Online meeting. Photo: Sigmund/Unsplash
Photo: Sigmund/Unsplash

Overarching Dialogue Forum

On September 29, the OCEANS PACT team organised the first overarching dialogue forum. The main focus of the meeting was to connect forum members and the research teams. Another purpose of the dialogue forum was to provide advice on the framing, implementation and institutionalisation of the OCEANS PACT research. 

Dialogue Forum members are drawn from a number of international bodies and organisations that are influential in efforts to better understand and enable ocean sustainability, including

  • Future Earth’s applied research networks IMBER and Future Earth Coasts, and Ocean Knowledge Action Network
  • IUCN
  • Ocean Conservancy
  • The Ocean Foundation
  • Wildlife Conservation Society
  • World Ocean Council

Also included are internationally recognised scholars who specialise in various aspects of ocean law and governance, environmental dispute resolution, and global ocean sustainability and conflict transformation.

During the meeting, the six cases studies were presented, as well as an overview of the project conceptualisation and milestones and a comparative analysis.  

Each presentation summarised the case study context, key issues in contention, the stakeholders involved, and research findings to date.

Next steps will include exploring ways to involve Dialogue Forum members in shaping the direction of the overall research project, involvement in relevant case studies, and to identifying practical ways to share learning from the research, and where possible institutionalise this learning in organisations involved in efforts to transform ocean conflict.

The presentations can be found under each case study on the page Marine conflict cases.

Photo: Luca Lago/Unsplash
Photo: Luca Lago/Unsplash

Blue conflicts and pathways to sustainability 

At the 2021 MARE People and the Sea Conference, OCEANS PACT organised the session Blue conflicts and pathways to sustainability.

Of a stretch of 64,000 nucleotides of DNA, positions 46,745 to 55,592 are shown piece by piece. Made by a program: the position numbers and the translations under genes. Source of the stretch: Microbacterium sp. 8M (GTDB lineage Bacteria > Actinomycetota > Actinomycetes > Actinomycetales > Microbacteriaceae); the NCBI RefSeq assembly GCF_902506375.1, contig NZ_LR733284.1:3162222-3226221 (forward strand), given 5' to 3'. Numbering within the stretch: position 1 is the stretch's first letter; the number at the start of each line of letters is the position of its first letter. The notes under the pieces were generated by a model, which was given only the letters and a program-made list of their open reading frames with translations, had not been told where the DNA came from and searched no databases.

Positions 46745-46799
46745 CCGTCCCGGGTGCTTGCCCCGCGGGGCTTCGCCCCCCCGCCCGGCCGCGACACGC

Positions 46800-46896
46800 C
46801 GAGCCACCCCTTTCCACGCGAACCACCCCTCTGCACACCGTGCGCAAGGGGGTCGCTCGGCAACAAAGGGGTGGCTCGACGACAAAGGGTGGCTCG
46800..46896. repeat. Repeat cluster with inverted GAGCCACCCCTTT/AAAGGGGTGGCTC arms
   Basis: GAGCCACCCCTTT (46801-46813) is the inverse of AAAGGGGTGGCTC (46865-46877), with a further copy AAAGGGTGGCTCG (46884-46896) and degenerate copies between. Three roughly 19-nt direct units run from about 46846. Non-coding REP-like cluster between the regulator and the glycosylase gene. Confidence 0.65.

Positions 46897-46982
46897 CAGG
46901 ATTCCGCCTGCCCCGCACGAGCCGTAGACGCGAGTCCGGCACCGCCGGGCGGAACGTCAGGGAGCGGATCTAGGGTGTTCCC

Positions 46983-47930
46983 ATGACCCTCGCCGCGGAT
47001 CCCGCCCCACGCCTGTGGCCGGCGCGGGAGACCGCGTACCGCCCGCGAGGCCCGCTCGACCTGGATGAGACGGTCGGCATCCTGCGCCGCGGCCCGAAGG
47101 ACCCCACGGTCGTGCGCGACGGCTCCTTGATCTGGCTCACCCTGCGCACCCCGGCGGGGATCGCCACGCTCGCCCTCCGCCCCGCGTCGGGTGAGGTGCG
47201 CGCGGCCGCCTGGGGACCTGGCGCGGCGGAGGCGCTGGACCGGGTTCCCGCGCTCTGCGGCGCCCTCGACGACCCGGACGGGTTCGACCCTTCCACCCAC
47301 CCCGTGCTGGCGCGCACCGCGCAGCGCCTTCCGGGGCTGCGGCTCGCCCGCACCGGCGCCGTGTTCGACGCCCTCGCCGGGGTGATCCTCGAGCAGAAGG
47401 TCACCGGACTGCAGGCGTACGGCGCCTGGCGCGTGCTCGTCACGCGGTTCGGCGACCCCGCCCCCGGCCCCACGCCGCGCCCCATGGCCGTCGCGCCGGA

The session included eleven paper presentations, related discussions and audience engagement and was associated with Belmont Forum’s ongoing collaborative research action on ocean sustainability.

Ocean Conflicts – Insights from the MARE Session, Blue conflicts and pathways to sustainability 



Photo: "Overcast skies in Virginia Beach" by Randi Deuro is licensed with CC BY-NC-ND 2.0
Photo: "Overcast skies in Virginia Beach" by Randi Deuro is licensed with CC BY-NC-ND 2.0

Meeting between University of Virginia and Virginia’s Coastal Zone Management (CZM) Program

The University of Virginia's (UVA) Frank Dukes and Alexandra Cook met with the director of Virginia’s Coastal Zone Management (CZM) Program, Laura McKay, to begin planning for their work together. The Virginia Ocean Planning process, spearheaded by CZM, is in its initial planning stages and the UVA team will be able to engage in action research as the planning gets underway. A kickoff meeting of diverse stakeholders is planned for October, 2021.

Photo: "Overcast skies in Virginia Beach" by Randi Deuro is licensed with CC BY-NC-ND 2.0

Photo: Engin Akyurt/Pixabay
Photo: Engin Akyurt/Pixabay

Planner workshop – Bridging the Science-Practice-Society Interface 

On May 19, Michael Gilek, Fred Saunders and Ralph Tafon, Södertörn University, organized a workshop with focus on marine planners’ opportunities and challenges linked to marine sustainability.   

The aim of the workshop was to bridge barriers and locate spaces for building mutual understanding of different needs and ambitions to foster greater collaboration. Representatives from Sweden and other countries around the Baltic Sea participated in the workshop. 

While several national differences were observed in term of, for example, which ministry/authority is tasked with the planning responsibility, several recurring challenges and opportunities were also identified. Notably, most of the planners had experienced challenging conflicts and disagreements between various sectoral and policy interests and objectives (e.g. energy, shipping, defence, nature protection). Balancing local vs. national priorities and interests was also a commonly mentioned difficulty. 

Although there was general agreement that marine conflicts are not always easily solvable, the participants identified collaboration between planners and researchers as a crucial element of further developing marine planning practice and research. 

Panel discussion on conflicts at sea

In October 2020, Michael Gilek, OCEANS PACT project coordinator, participated in a panel discussion arranged by Södertörn University. The topic of the panel discussion was conflicts at sea and Goal 14 of the 2030 Agenda for Sustainable DevelopmentConserve and sustainably use the oceans, seas and marine resources for sustainable development 

'Globally, questions about how to level this playing field through strengthening the positions of vulnerable groups are extra important', Michael Gilek says*. 

Representatives from The Swedish Agency for Marine and Water Management, the Swedish Society for Nature Conservation and the Environmental Objectives Council also participated in the panel. 

The recorded panel discussion is available at (in Swedish) 

*Quote translated from Swedish.